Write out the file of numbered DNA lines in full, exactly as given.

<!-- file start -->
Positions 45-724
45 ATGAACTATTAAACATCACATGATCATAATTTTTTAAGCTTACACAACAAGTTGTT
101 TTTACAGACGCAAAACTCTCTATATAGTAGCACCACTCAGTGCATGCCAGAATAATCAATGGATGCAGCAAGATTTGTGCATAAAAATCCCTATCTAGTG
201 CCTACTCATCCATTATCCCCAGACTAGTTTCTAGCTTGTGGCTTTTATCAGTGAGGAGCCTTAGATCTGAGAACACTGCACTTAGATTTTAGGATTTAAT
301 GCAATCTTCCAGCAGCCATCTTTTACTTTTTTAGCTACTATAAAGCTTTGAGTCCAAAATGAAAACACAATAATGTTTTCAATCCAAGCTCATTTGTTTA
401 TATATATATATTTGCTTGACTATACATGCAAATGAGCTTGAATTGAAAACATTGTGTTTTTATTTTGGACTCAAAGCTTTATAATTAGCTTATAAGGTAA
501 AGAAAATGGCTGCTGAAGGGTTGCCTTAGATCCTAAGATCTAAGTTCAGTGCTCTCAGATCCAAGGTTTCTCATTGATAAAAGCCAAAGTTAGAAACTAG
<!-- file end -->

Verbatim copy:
Positions 45-724
45 ATGAACTATTAAACATCACATGATCATAATTTTTTAAGCTTACACAACAAGTTGTT
101 TTTACAGACGCAAAACTCTCTATATAGTAGCACCACTCAGTGCATGCCAGAATAATCAATGGATGCAGCAAGATTTGTGCATAAAAATCCCTATCTAGTG
201 CCTACTCATCCATTATCCCCAGACTAGTTTCTAGCTTGTGGCTTTTATCAGTGAGGAGCCTTAGATCTGAGAACACTGCACTTAGATTTTAGGATTTAAT
301 GCAATCTTCCAGCAGCCATCTTTTACTTTTTTAGCTACTATAAAGCTTTGAGTCCAAAATGAAAACACAATAATGTTTTCAATCCAAGCTCATTTGTTTA
401 TATATATATATTTGCTTGACTATACATGCAAATGAGCTTGAATTGAAAACATTGTGTTTTTATTTTGGACTCAAAGCTTTATAATTAGCTTATAAGGTAA
501 AGAAAATGGCTGCTGAAGGGTTGCCTTAGATCCTAAGATCTAAGTTCAGTGCTCTCAGATCCAAGGTTTCTCATTGATAAAAGCCAAAGTTAGAAACTAG